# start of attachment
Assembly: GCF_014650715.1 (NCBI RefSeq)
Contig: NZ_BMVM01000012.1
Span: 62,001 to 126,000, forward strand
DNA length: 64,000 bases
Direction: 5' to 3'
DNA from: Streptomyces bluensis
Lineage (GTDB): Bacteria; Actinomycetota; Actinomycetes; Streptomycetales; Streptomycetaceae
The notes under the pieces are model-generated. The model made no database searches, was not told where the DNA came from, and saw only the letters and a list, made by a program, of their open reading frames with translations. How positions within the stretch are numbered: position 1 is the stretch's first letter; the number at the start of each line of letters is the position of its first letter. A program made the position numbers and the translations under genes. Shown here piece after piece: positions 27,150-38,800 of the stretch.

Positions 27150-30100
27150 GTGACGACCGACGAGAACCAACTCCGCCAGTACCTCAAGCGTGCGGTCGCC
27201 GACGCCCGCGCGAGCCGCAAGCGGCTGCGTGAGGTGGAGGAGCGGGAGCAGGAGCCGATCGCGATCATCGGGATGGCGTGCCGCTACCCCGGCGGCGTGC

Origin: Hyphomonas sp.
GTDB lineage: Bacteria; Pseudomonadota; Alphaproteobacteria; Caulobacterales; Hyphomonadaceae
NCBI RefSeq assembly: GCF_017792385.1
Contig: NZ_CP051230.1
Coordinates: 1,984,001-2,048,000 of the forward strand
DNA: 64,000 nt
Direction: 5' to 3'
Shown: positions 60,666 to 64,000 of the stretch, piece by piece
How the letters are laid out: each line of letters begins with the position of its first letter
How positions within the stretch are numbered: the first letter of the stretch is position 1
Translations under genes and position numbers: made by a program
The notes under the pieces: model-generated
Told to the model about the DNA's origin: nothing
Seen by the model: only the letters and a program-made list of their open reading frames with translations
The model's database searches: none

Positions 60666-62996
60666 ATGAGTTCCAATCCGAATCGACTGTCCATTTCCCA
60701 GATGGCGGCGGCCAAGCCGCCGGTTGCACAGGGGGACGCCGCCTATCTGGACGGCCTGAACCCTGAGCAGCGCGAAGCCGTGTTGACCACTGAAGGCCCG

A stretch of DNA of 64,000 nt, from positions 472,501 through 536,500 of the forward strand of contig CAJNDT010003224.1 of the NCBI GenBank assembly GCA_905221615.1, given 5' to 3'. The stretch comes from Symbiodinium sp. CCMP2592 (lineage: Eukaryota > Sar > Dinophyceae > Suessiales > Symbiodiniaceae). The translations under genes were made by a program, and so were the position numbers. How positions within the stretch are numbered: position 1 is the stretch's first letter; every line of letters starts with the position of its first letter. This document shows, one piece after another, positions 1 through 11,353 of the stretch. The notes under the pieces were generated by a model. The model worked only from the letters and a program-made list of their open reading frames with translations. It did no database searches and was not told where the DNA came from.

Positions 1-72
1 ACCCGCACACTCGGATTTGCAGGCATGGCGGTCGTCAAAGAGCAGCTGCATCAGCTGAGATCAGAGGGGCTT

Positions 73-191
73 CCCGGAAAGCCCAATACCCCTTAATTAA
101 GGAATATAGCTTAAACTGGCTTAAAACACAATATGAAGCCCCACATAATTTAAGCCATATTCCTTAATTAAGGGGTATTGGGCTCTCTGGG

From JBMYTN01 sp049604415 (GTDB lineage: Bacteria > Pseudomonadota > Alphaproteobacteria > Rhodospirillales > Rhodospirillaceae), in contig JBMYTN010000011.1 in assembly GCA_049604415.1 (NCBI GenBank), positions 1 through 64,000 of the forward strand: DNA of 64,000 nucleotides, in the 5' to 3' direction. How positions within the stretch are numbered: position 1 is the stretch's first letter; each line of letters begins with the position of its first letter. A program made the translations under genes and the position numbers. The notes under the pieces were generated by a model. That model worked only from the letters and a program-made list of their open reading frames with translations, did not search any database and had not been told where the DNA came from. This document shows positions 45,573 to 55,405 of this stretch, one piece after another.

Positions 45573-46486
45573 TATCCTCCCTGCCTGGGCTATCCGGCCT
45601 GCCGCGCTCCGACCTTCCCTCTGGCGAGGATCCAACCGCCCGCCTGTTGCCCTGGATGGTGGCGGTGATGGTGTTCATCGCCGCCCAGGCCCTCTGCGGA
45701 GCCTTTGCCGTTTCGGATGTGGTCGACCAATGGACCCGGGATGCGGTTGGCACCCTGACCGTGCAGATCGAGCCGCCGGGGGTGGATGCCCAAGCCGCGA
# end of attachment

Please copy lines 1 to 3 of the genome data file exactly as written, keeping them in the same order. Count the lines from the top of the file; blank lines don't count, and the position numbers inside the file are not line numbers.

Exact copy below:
Assembly: GCF_014650715.1 (NCBI RefSeq)
Contig: NZ_BMVM01000012.1
Span: 62,001 to 126,000, forward strand